See the supplementary material for additional convergence data, excitation energies, difference densities, and transition densities not shown in the main text, a discussion of the spectral origin of the coupled Qy and Qx excitations, details on the QM/MM calculations, results for vibrationally excited structures, and structure files.

This work was supported by the Bavarian State Ministry of Science and the Arts through the Elite Network Bavaria (ENB), the Collaborative Research Network Solar Technologies go Hybrid (SolTech), the Study Program “Biological Physics” of the ENB, and through computational resources provided by the Bavarian Polymer Institute (BPI).

The authors have no conflicts to disclose.

Sabrina Volpert: Data curation (lead); Formal analysis (lead); Investigation (lead); Visualization (lead); Writing – review & editing (equal). Zohreh Hashemi: Data curation (equal); Formal analysis (equal); Investigation (equal); Visualization (equal); Writing – review & editing (equal). Johannes M. Foerster: Investigation (supporting); Validation (supporting); Writing – review & editing (equal). Mario R. G. Marques: Investigation (supporting); Writing – review & editing (equal). Ingo Schelter: Methodology (supporting); Software (supporting); Validation (supporting); Writing – review & editing (equal). Stephan Kümmel: Conceptualization (supporting); Formal analysis (supporting); Supervision (supporting); Writing – review & editing (equal). Linn Leppert: Conceptualization (lead); Funding acquisition (lead); Project administration (lead); Resources (lead); Supervision (lead); Writing – original draft (lead).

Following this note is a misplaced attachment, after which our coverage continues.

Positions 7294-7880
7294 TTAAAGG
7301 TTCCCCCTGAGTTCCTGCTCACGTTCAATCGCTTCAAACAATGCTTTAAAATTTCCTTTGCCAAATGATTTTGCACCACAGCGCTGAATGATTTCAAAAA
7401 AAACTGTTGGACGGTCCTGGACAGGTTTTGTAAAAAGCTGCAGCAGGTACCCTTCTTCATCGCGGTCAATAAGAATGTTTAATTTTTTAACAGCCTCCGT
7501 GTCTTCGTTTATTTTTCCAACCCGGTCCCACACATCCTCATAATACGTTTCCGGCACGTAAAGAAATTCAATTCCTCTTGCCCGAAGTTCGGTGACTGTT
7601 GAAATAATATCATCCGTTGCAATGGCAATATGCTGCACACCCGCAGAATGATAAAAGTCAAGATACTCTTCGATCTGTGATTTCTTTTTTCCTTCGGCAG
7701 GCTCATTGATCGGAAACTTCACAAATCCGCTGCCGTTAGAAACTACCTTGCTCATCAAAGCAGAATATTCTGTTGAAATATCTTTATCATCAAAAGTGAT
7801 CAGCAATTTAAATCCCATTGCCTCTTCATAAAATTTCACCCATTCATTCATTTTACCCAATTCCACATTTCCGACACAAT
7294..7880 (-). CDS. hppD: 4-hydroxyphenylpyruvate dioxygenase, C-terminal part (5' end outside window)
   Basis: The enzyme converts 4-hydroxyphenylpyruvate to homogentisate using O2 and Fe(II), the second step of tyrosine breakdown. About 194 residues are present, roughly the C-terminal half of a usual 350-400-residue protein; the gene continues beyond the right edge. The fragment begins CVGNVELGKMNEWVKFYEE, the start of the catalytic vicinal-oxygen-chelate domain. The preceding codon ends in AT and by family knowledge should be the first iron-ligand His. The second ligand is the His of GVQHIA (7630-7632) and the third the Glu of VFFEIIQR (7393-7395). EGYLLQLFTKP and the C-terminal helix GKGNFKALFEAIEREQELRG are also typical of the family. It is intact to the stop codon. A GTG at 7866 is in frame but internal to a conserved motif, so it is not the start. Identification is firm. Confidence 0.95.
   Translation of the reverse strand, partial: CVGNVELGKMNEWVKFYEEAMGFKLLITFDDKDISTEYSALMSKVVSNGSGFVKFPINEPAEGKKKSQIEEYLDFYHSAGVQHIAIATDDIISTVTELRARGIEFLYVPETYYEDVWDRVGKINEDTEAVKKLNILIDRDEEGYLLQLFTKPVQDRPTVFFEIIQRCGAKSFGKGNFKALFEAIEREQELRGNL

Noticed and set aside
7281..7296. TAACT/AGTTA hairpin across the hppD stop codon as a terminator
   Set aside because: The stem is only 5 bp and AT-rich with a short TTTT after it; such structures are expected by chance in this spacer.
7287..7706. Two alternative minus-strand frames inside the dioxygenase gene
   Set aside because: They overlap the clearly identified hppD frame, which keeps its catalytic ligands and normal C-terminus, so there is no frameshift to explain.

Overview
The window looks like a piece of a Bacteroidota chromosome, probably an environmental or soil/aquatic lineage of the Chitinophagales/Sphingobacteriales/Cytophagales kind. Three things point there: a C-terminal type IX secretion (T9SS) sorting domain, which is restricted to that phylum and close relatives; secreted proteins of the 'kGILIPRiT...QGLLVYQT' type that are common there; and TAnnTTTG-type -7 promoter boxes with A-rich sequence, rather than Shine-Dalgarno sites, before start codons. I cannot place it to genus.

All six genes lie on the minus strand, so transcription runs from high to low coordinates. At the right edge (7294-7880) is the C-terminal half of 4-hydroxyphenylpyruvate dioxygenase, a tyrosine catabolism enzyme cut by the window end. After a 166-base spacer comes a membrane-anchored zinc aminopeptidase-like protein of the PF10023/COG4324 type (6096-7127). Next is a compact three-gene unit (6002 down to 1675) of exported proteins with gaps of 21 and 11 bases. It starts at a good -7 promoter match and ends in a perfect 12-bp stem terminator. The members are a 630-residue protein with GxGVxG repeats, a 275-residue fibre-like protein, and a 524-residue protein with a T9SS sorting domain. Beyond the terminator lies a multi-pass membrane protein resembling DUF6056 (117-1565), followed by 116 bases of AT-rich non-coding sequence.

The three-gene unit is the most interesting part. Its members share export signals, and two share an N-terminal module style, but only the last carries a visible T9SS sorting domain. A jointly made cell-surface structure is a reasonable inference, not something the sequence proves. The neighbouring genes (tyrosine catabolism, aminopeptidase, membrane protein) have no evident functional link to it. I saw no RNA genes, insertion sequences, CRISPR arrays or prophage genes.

The data that support the findings of this study are available within the article and its supplementary material.

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Supplementary Material